Video technology keeps evolving, and this constant evolution creates new tools for social scientists to collect data and study situational dynamics during events and processes. One such innovation is thermal imaging cameras.

Thermal imaging recordings are able to capture states of body heat and changes therein. This allows researchers new insights into people’s emotions, because during emotional arousal the body produces more heat. Hence, the technology enables us to track the arousal states of individuals and groups during interactions.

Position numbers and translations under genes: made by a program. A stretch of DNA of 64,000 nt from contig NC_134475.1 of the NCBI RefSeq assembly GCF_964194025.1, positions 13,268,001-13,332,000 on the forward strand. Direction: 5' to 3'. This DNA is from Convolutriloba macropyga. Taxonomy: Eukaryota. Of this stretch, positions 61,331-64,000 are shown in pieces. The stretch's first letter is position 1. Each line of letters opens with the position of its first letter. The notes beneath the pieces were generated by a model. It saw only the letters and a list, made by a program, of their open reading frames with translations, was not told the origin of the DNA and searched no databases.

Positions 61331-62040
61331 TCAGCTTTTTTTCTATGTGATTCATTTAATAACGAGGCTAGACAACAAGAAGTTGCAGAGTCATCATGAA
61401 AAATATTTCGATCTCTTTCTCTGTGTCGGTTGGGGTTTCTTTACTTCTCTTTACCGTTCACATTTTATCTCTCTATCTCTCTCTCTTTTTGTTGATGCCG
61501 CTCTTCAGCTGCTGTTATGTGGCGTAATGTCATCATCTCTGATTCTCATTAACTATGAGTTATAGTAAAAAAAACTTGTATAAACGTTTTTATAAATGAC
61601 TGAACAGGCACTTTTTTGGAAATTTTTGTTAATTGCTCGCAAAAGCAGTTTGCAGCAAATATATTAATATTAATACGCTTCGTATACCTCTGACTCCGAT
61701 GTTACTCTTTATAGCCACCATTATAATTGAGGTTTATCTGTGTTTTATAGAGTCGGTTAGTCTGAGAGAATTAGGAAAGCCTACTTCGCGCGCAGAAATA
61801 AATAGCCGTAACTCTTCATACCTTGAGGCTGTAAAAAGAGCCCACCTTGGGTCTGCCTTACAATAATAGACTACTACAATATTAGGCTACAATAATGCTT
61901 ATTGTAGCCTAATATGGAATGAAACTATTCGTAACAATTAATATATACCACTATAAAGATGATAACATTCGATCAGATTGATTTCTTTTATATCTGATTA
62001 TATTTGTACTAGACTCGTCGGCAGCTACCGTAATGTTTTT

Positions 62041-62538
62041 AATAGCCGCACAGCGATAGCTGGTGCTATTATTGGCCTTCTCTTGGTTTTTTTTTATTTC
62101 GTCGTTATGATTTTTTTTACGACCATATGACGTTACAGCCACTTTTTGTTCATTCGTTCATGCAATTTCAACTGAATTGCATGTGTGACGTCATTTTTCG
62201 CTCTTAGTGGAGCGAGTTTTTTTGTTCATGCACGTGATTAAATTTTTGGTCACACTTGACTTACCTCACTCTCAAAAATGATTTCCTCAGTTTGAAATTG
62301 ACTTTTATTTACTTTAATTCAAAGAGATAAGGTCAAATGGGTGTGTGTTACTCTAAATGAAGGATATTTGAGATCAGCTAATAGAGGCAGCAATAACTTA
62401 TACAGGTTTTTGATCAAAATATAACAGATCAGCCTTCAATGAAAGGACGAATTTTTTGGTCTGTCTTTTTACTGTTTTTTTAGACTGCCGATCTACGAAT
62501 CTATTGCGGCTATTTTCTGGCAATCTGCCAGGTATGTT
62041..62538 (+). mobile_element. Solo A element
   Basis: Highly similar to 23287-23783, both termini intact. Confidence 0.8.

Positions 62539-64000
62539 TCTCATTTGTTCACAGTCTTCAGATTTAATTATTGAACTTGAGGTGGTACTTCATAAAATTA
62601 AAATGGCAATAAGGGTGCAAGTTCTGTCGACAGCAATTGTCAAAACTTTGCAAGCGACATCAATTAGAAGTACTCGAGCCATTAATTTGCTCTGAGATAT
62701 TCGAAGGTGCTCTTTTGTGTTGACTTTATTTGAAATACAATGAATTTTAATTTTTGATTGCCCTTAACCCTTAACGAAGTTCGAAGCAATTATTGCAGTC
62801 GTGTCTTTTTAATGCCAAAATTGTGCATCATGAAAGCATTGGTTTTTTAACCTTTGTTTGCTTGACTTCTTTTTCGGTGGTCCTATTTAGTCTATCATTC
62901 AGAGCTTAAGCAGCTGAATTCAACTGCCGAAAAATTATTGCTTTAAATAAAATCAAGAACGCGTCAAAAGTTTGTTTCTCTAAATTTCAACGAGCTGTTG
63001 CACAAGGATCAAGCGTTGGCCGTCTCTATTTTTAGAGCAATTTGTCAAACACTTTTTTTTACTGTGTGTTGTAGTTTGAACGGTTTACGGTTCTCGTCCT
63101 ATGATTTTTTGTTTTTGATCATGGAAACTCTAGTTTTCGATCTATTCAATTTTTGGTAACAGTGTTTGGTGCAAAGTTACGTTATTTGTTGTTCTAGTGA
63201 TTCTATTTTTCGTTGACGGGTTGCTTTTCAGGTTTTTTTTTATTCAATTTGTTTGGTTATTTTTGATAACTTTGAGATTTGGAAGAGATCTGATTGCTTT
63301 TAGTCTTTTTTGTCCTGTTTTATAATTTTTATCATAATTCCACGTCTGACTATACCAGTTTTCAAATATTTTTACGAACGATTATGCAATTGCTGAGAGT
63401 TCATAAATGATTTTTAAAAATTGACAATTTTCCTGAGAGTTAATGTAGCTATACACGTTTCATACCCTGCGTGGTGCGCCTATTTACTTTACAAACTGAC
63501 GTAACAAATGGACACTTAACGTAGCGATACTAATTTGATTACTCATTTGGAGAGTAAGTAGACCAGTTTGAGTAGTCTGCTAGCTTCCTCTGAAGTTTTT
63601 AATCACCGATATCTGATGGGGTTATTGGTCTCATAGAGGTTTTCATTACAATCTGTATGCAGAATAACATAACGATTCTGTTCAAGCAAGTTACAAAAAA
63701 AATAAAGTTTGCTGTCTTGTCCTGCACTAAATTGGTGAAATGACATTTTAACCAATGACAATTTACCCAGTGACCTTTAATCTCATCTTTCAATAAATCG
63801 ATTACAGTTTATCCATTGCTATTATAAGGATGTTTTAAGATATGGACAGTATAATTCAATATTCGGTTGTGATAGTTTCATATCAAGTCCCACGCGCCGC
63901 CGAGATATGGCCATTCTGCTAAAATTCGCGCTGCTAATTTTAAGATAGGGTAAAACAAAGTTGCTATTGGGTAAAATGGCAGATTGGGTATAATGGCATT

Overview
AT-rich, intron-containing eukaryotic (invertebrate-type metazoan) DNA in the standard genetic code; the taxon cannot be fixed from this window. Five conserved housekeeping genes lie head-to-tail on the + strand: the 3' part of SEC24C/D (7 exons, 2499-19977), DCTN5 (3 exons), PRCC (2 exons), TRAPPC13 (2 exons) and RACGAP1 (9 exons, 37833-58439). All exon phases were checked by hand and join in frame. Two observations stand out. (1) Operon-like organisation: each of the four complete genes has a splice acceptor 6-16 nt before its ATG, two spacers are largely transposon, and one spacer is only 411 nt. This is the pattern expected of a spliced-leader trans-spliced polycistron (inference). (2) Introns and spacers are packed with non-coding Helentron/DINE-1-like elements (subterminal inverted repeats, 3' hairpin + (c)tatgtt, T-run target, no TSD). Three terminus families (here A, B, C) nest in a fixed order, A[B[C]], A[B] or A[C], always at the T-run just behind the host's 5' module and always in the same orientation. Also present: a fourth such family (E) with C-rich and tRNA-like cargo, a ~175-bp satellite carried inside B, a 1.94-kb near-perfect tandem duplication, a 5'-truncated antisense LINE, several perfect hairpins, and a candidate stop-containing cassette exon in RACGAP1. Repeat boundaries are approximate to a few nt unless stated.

A recent project by photographer Roselena Ramistella illustrates this opportunity. For her series “the Warmth,” Ramistella interviewed refugees and asylum seekers in Sicily, and documented not only their stories, but also filmed them with a thermal imaging camera to capture the emotions her interviewees felt while telling those stories. The videos capture the changing pigments of people’s faces and bodies as the photographer asks them questions about their lives and experiences. You can find a story on Ramistella’s project here.